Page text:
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# M01-10

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Math Expert
Joined: 02 Sep 2009
Posts: 52906

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24 Dec 2017, 00:37
Siddhuftr wrote:
ones - x - 1 time
tens - x7 + 7x - 9*1 + 1*10 = 19 times
Hundreds - xx7 + x7x + 7xx = 9*10*1 + 9*1*10 + 1*10*10 = 190
Total = 300

I am unable to understand , how double counting of 77 , 777 is avoided ?

The question asks "How many times will the digit 7 be written when listing the integers from 1 to 1000?" not how many number will have 7. So, for example, for number 777, it should be counted as three 7's not one.
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Intern
Joined: 03 Sep 2017
Posts: 18
Location: Brazil
GMAT 1: 730 Q49 V41

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21 May 2018, 08:25
Bunuel wrote:
Official Solution:

How many times will the digit 7 be written when listing the integers from 1 to 1000?

A. 110
B. 111
C. 271
D. 300
E. 304

Many approaches are possible. For example:

Approach #1:

Consider numbers from 0 to 999 written as follows:

1. 000

2. 001

3. 002

4. 003

...

1000. 999

We have 1000 numbers. We used 3 digits per number, hence used total of $$3*1000=3000$$ digits. Now, why should ANY digit have preferences over another? We used each of 10 digits equal # of times, thus we used each digit (including 7) $$\frac{3000}{10}=300$$ times.

Hello Bunuel

Could you kindly explain why did you consider the interval 0 to 999, when the question was about the interval from 1 to 1000?
I understood the ''no favorites'' approach, and i think its a really clever way of solving it. But the interval change got me confused.

Thank you,
Math Expert
Joined: 02 Sep 2009
Posts: 52906

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21 May 2018, 20:28
vitorcbarbieri wrote:
Bunuel wrote:
Official Solution:

How many times will the digit 7 be written when listing the integers from 1 to 1000?

A. 110
B. 111
C. 271
D. 300
E. 304

Many approaches are possible. For example:

Approach #1:

Consider numbers from 0 to 999 written as follows:

1. 000

2. 001

3. 002

4. 003

...

1000. 999

We have 1000 numbers. We used 3 digits per number, hence used total of $$3*1000=3000$$ digits. Now, why should ANY digit have preferences over another? We used each of 10 digits equal # of times, thus we used each digit (including 7) $$\frac{3000}{10}=300$$ times.

Hello Bunuel

Could you kindly explain why did you consider the interval 0 to 999, when the question was about the interval from 1 to 1000?
I understood the ''no favorites'' approach, and i think its a really clever way of solving it. But the interval change got me confused.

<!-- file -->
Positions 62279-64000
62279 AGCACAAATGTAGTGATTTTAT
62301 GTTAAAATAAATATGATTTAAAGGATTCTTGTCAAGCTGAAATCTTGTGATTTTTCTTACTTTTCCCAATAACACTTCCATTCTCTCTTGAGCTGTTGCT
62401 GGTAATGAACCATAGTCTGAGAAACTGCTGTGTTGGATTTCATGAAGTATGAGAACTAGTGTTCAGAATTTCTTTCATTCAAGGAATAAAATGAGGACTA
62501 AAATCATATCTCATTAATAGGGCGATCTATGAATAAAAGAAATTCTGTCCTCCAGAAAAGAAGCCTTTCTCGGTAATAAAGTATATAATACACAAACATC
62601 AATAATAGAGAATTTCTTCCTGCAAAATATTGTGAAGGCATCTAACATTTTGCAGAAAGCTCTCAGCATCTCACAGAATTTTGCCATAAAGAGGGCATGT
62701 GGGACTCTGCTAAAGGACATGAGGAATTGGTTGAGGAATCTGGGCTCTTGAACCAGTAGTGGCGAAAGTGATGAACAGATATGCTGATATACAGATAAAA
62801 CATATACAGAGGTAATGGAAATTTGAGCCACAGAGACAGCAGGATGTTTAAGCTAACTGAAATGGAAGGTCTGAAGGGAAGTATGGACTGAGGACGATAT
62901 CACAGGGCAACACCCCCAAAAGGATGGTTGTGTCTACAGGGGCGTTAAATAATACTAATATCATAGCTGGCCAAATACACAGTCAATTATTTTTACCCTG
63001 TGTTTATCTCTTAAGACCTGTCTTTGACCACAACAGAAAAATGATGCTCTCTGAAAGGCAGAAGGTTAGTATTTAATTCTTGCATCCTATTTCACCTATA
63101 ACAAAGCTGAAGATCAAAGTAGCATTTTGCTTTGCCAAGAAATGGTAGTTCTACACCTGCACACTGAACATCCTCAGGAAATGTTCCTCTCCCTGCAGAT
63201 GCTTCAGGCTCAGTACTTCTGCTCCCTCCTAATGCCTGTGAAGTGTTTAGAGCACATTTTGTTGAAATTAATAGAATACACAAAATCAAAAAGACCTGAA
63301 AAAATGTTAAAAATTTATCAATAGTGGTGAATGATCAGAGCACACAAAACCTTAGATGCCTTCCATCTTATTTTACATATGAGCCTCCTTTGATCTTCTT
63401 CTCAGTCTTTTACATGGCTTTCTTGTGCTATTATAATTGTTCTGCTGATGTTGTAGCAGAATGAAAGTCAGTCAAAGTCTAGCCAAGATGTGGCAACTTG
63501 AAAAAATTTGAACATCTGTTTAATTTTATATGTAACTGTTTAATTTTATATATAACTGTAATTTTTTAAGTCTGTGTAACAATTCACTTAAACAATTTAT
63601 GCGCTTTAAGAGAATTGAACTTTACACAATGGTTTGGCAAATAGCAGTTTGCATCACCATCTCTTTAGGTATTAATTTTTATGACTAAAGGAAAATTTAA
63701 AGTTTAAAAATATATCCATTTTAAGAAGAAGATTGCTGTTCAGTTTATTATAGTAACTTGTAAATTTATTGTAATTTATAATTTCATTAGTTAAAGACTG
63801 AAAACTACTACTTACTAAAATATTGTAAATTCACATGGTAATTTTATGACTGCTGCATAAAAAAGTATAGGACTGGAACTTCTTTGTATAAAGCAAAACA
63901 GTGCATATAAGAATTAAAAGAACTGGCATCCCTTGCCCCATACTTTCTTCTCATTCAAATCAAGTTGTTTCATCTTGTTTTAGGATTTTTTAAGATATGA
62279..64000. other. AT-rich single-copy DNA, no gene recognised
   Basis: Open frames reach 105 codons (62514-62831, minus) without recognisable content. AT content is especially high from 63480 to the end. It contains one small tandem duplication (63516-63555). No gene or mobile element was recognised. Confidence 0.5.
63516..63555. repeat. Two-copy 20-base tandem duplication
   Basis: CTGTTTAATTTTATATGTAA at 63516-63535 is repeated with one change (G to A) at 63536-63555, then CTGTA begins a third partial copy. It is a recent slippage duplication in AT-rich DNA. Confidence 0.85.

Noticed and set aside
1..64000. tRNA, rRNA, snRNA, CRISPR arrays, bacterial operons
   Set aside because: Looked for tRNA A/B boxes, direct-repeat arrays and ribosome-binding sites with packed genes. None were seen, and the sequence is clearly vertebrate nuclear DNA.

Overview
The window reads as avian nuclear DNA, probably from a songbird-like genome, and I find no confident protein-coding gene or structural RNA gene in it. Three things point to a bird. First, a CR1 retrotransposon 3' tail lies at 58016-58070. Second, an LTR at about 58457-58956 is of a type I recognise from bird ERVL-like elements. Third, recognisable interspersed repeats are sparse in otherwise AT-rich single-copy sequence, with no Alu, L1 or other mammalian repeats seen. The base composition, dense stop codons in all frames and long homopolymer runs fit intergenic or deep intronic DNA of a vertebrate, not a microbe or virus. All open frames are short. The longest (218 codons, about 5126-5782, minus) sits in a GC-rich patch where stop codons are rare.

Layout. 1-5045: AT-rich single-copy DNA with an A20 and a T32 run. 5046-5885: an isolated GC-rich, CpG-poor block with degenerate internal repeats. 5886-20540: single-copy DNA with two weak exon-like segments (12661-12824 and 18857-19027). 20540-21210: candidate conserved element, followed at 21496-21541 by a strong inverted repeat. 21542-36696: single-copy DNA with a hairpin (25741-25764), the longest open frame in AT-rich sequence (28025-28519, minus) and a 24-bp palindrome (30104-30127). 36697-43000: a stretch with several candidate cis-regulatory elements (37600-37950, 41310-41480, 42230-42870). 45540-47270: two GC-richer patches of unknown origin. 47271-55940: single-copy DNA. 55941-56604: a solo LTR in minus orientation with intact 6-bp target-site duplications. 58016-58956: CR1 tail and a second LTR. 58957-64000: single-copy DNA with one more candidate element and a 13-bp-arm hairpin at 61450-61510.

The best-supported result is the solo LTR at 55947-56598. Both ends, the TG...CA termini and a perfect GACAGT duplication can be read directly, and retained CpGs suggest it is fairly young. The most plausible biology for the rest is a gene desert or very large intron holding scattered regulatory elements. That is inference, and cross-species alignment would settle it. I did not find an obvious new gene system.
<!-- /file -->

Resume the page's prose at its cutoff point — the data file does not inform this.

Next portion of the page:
Thank you,

Since neither 0 not 1000 has 7 in it, then excluding/including these values into the range won't change the answer.
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Status: EAT SLEEP GMAT REPEAT!
Joined: 28 Sep 2016
Posts: 166
Location: India

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01 Jun 2018, 07:18
How many times will the digit 7 be written when listing the integers from 1 to 1000?

A. 110
B. 111
C. 271
D. 300
E. 304

Hi Bunuel
Can you please suggest if the below method is correct.

_ _ 7 => 10*10 (since we can use 0 in hundred's place as well in this case)
_ 7 _ => 10*10 (since we can use 0 in hundred's place as well in this case)
7 _ _ => 10*10

Totally = 100+100+100 =300

Option D

Thanks!
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Regards,

Intern
Joined: 01 Aug 2018
Posts: 2
GPA: 3.2

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06 Sep 2018, 04:29
Hello Bunuel

If we look at the approach 1, Doesn't it generalize it for any digit?

Which ever digit you ask for it will come 300 times in 1 to 1000.

Regards,
Amardeep
Intern
Joined: 08 Mar 2018
Posts: 3

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11 Nov 2018, 11:00
approach
For every digit to appear from 1 to 99 -> 20 times any digit will appear
similarly for 100,200,300,400,500,600,800,900 -> total 8*20=160 (Because hundred will remain constant and we know the fact that for 1to99 20 times a digit will appear)
For 700: There will be 100 digits for 7-> 100
For7XX there will be 20 ways ->20
Total (20+160+100+20) there will be 300 digits

I hope it helps a bit. Press Kudos :P
M01-10   [#permalink] 11 Nov 2018, 11:00

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# M01-10

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